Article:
Protecting Your Home Against Water Damage
Q: “What’s the most important thing I need to consider to protect my investment?
A: Without a doubt, Keep Things Dry. Your home is constructed from wood that is not treated for resistance to dry rot – a fungus that grows on wood in the presence of moisture.
How Water Damage Happens
There are 4 major sources of Water Damage:
- Leaks in the outer “envelope” of the home. Roofs, windows and doors, siding of any kind, and especially on waterproof decks, a very common problem.
- Pipe leaks inside the home – at the bathroom, laundry, kitchen fixtures, and appliances.
- Improper drainage under or around the home causing settling, that unchecked, can erode your equity either in repairs or sale price deductions.
- Poor ventilation, causing moisture retention (and dry rot) in crawl spaces, enclosed eaves, wood-framed deck railings, anywhere where air cannot move freely causing condensation that cannot dry out.
Avoiding Water Intrusion
Water Intrusion is the biggest cause of damage to homes like yours. So what can you do?
Take a notepad, screwdriver (to probe for softness), flashlight and camera and take a walk (and a crawl) around your home, inspecting top to bottom:
- Attic or crawlspace for roof leaks
- Exterior walls for signs of water intrusion: splitting, warping or softening the wood, stucco cracks, unusual peeling, etc.
- Under the home: foundation perimeter and under kitchens and baths, looking for wet wood or stains at exterior walls, plumbing pipes, showers.
- Interior walls and ceilings at windows and doors: bubbling paint, cracking trim or drywall, soft moldings, floor stains or warping.
Take notes, take pictures, and contact a licensed contractor to discuss your options for stopping the intrusion and repairing the water damage. There are usually many options, and it’s important to understand their costs and risks.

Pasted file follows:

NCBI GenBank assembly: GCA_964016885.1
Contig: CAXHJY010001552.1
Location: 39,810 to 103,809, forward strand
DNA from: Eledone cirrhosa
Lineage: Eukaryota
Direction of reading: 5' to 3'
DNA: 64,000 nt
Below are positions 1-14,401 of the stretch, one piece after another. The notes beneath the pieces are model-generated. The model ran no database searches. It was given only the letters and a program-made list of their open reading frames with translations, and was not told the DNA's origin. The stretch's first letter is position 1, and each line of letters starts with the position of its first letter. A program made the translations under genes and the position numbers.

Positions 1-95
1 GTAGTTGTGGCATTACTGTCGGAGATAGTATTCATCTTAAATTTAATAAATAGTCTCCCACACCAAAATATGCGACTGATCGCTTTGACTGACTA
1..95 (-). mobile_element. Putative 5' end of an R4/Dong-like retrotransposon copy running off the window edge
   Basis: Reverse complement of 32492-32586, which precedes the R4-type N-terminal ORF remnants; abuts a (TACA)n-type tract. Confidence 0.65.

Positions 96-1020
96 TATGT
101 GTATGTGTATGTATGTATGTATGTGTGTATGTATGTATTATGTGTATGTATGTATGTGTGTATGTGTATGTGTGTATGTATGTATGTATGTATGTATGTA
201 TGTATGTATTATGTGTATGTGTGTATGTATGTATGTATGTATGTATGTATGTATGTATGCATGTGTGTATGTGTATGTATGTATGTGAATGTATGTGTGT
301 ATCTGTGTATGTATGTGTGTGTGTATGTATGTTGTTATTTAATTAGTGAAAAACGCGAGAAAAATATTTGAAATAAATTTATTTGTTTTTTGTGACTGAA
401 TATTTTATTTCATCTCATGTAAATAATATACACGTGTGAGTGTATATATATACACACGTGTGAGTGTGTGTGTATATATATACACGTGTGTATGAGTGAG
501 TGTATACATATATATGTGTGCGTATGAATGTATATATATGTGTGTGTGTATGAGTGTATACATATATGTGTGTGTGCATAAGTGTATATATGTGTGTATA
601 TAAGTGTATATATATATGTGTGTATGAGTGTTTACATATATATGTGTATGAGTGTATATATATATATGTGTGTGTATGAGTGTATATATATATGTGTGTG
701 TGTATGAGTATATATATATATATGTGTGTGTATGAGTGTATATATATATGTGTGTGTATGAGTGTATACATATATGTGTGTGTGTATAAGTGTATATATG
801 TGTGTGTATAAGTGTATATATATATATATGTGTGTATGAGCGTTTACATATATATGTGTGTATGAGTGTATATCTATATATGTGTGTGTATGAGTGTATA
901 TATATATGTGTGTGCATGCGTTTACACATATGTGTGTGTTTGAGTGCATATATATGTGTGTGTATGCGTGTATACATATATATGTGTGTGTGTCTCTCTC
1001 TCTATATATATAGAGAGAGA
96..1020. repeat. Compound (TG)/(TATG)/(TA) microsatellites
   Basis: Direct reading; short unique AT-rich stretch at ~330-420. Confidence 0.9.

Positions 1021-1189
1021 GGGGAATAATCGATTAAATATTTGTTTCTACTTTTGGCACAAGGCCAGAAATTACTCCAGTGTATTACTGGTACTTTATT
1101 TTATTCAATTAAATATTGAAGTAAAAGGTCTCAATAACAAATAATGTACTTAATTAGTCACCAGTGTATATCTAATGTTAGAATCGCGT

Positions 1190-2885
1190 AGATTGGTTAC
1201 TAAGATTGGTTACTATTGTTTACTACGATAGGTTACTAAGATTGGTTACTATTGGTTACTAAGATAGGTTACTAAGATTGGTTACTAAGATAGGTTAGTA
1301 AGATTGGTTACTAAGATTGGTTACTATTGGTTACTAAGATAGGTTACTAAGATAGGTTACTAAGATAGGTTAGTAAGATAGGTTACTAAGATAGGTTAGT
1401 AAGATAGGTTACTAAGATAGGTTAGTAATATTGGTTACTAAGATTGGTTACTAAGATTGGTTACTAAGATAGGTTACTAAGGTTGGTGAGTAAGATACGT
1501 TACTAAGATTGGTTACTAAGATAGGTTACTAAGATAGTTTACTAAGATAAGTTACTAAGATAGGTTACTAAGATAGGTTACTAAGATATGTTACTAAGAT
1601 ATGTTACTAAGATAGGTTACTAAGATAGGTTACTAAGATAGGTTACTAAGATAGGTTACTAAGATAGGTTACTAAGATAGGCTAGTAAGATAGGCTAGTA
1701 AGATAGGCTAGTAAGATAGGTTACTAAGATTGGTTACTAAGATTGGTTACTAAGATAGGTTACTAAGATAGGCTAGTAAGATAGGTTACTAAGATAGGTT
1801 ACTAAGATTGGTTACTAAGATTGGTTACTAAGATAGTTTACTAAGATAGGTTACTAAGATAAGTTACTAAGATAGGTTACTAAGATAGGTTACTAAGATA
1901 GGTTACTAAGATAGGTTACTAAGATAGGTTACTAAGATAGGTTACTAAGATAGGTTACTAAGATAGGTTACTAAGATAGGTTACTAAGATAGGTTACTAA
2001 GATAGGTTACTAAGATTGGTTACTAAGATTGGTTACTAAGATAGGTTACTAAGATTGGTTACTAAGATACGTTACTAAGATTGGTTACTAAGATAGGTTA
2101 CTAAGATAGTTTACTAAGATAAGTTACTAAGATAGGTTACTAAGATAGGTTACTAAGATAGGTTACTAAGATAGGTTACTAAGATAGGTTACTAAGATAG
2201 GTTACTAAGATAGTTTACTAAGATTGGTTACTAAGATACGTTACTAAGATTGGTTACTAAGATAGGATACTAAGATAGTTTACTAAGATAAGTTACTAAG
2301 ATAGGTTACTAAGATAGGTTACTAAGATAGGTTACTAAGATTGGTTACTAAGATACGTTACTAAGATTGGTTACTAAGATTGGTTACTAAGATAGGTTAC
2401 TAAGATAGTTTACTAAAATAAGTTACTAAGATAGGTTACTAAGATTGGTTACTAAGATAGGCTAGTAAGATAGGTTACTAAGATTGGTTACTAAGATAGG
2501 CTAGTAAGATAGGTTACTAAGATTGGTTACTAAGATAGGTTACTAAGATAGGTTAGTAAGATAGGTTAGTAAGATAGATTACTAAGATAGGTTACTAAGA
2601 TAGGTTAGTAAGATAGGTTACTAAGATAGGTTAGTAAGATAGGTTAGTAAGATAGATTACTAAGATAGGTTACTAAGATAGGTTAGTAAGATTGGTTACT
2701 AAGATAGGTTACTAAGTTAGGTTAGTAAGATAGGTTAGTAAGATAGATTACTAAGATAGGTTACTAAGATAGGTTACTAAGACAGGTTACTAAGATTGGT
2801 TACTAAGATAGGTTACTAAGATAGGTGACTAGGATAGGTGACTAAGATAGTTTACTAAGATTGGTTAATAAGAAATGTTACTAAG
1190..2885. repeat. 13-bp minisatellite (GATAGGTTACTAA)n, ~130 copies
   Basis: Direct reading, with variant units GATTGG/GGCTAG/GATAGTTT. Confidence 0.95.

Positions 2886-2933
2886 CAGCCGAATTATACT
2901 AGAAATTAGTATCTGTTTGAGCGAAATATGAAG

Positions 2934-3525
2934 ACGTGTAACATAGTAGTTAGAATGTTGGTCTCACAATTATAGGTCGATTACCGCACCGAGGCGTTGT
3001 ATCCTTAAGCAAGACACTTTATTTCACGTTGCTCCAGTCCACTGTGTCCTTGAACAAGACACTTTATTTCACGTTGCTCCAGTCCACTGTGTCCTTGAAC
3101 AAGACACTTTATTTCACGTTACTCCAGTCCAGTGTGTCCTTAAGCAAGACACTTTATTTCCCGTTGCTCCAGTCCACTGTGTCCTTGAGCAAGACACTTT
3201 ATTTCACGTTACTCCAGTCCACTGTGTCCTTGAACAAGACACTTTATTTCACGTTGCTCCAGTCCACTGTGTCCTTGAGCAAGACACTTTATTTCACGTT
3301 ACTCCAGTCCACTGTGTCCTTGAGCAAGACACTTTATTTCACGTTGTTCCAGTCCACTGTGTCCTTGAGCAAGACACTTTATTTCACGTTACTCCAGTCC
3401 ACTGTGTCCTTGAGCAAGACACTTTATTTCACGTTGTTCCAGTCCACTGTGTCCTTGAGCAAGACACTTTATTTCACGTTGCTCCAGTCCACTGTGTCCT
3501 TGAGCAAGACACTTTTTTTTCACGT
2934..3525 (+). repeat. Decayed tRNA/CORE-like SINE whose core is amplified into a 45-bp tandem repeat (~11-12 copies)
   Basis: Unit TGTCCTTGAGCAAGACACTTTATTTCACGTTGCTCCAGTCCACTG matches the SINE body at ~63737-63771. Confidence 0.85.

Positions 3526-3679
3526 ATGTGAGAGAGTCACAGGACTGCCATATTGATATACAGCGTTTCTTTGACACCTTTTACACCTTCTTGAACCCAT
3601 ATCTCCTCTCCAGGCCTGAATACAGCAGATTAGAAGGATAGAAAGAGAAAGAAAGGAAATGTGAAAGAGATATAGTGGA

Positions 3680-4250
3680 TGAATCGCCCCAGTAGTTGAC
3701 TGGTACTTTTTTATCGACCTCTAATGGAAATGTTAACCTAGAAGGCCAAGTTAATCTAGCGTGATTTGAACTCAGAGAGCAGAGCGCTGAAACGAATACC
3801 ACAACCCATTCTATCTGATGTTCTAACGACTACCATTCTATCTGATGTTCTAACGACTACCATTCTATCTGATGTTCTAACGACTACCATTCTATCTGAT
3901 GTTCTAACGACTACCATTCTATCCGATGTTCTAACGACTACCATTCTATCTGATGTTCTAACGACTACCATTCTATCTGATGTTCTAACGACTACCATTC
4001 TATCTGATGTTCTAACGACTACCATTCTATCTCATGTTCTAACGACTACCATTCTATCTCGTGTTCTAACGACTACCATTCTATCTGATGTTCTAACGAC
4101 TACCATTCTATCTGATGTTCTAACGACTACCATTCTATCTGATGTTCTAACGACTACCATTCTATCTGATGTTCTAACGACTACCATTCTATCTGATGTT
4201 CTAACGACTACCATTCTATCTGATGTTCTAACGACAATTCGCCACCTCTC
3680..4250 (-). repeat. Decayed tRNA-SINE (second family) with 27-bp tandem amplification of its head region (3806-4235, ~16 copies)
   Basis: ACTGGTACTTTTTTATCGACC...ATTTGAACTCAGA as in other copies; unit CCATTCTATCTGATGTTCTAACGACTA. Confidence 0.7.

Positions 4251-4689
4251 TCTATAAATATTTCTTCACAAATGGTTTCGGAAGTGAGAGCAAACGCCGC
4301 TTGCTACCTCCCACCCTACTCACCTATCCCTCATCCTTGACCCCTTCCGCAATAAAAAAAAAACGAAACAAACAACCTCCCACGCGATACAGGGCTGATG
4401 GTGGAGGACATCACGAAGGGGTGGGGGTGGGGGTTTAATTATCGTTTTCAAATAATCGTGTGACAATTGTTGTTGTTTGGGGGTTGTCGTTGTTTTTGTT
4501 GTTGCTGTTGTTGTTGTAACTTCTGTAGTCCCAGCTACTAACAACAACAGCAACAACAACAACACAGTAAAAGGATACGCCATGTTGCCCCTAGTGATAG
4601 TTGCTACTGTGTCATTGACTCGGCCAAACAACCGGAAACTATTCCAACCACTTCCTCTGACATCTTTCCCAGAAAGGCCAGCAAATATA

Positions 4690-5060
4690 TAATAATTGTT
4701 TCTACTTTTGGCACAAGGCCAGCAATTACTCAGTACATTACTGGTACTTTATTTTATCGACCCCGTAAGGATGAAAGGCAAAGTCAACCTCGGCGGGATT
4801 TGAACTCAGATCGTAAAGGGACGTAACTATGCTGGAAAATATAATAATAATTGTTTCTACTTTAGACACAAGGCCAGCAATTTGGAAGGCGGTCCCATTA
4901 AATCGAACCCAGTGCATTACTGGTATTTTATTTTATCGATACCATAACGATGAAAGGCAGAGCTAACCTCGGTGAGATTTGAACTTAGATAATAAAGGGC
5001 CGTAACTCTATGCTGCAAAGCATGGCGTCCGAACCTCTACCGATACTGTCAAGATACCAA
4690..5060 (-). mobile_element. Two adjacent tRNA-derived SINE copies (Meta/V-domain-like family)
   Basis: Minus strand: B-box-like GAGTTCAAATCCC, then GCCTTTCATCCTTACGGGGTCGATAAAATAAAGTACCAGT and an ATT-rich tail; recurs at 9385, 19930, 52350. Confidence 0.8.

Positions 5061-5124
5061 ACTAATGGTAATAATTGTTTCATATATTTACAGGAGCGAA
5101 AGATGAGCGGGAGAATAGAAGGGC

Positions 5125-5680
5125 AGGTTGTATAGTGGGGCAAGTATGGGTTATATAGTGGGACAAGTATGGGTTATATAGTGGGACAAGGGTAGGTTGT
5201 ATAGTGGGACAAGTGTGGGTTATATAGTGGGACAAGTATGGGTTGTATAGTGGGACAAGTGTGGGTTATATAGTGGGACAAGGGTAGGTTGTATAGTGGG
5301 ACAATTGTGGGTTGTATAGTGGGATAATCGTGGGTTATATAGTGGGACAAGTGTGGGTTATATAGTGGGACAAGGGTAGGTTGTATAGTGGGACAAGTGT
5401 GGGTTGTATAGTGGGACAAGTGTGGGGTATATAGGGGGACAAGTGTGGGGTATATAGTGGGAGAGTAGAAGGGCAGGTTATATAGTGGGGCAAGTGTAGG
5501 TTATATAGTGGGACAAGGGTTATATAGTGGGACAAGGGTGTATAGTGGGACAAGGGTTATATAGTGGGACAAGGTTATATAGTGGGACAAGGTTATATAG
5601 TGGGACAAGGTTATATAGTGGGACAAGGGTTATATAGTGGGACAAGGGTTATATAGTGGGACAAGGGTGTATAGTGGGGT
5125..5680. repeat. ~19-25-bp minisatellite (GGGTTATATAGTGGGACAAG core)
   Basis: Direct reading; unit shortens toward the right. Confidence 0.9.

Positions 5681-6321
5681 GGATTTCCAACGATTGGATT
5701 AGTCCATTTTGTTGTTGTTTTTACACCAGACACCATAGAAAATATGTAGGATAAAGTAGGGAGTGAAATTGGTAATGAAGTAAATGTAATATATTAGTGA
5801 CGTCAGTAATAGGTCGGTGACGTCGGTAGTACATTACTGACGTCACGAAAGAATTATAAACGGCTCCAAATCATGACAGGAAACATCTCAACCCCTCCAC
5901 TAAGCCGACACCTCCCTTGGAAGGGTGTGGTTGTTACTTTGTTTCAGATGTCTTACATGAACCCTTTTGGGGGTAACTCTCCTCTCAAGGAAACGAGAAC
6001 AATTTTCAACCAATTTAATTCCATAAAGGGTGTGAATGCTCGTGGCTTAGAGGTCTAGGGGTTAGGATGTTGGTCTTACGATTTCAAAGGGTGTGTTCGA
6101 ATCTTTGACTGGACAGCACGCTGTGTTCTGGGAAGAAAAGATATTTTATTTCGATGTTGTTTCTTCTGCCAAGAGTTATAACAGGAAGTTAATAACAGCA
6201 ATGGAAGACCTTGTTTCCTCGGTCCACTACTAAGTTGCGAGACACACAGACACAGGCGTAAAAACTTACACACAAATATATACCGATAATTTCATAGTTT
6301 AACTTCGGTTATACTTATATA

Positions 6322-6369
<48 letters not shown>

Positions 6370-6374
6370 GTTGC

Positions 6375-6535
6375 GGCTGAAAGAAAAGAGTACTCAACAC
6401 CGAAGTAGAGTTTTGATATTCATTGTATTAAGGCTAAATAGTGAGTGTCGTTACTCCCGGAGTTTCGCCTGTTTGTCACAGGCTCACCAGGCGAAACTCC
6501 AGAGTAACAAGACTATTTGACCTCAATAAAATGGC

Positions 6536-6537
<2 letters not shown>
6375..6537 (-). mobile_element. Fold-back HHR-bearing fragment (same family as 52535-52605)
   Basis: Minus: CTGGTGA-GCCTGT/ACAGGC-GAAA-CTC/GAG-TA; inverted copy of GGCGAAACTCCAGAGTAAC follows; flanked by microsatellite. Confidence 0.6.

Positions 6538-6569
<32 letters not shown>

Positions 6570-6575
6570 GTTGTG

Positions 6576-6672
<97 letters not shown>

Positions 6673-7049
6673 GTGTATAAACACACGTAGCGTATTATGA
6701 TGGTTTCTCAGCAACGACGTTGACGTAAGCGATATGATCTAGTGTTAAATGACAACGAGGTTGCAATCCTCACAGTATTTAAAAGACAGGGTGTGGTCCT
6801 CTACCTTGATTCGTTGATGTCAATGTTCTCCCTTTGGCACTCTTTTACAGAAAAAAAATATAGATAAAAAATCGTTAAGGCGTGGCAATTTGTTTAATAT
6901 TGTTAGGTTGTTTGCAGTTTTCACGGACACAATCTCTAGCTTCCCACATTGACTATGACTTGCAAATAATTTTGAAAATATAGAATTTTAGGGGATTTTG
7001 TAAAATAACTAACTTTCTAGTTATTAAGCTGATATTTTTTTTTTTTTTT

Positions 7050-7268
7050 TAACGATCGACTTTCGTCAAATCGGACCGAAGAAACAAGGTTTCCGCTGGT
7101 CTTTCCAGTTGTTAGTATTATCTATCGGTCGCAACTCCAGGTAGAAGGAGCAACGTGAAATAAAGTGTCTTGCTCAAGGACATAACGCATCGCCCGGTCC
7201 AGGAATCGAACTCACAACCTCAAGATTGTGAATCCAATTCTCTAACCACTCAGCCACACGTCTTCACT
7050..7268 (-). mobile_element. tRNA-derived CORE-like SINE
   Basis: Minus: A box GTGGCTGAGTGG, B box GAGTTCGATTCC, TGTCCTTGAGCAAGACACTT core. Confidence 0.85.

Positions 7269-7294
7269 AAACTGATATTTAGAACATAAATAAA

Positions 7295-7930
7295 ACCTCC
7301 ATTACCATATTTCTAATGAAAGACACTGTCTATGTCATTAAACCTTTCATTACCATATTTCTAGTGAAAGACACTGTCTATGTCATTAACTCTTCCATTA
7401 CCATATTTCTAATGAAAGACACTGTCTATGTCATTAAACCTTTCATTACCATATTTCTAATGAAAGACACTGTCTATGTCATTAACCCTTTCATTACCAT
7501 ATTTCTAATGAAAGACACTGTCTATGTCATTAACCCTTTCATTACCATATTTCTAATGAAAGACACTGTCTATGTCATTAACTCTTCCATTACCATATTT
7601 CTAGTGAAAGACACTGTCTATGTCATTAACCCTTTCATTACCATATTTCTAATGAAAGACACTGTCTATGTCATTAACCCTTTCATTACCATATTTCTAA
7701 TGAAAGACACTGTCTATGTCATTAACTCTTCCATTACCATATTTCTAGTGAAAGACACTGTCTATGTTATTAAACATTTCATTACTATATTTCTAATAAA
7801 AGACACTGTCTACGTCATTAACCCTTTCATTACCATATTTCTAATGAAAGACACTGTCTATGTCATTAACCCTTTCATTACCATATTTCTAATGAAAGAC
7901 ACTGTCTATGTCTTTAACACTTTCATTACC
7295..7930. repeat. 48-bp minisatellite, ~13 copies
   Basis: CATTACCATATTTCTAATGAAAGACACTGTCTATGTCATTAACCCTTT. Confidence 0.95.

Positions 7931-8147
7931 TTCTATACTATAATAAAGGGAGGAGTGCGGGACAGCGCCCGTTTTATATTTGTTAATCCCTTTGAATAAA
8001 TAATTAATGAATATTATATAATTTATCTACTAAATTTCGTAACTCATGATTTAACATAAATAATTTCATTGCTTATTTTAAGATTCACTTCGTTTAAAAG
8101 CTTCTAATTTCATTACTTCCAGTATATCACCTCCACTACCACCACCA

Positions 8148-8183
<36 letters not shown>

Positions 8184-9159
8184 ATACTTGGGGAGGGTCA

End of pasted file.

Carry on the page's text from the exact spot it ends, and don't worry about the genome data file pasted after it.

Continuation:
There are three types of potential drainage issues for various “water loads” on a home.
- Roof Load. Water that lands on your roof requires management to properly prevent undermining your foundation, ending up underneath your house, or flowing and pooling in undesirable places.
- Surface Load. Water that flows on the ground during a rainstorm needs to be diverted away from the house or it can undermine foundation or contribute significantly to retaining wall leaks, which can cause mold or humidity problems inside the home.
- Hydrostatic Load. Water that comes up from underneath the ground, especially during the rainy season must be considered. Many homes are built into hillsides and use concrete retaining walls as part of their foundation. Without a proper drainage system behind these walls, water will seep through the concrete into the interior space. If that space is habitable, it can be a significant problem. Water can also come up through cracks in the concrete slab floor, ruining floor finishes and causing mold issues.
Each type of load problem can benefit from following best practices:
- Gutters and downspouts should empty into a drainage system, not just emptied onto the ground. This prevents “differential settling” in the foundation, where one corner of the home can sink into the mud that gets created during the rainy season by concentrating the entire roof load onto just a few spots, usually at corners. These drain pipes carry the roof water out to the street, keeping foundation soils stable.
- Surface (or “French”) Drains should direct naturally flowing surface rain water away from the house. This is especially important on a hillside lot, where the natural flows can often end up concentrating underneath homes or in other undesirable areas. These systems should be designed and installed by professionals.
- There are many types and configurations of retaining wall drainage systems, and it requires a qualified engineer to design the proper system for any given retaining wall. There are also very specific code and permit requirements that vary from city to city. These systems usually tie into the other systems mentioned, and there are several critical flow calculations that must meet standards for proper short and long-term performance. This is definitely not something you want to spend money on and then “just see how it goes” because a “professional” without an engineering license told you “it will be fine, I promise”. It’s best to protect your real estate asset and your investment dollars by getting it done right the first time, as it’s extraordinarily unlikely that they will come back and rip it all out to do it again correctly after it fails.
The good news is that relatively speaking, these systems are not all that expensive to install when compared to other infrastructural improvements to a property, and their ability to provide long-term protection and improvement value for your property is a clear no-brainer.
In addition, homeowners have the option of getting the system designed (and installation overseen) by a professional engineer, and the actual installation done by either the homeowner themselves or a lower-cost professional.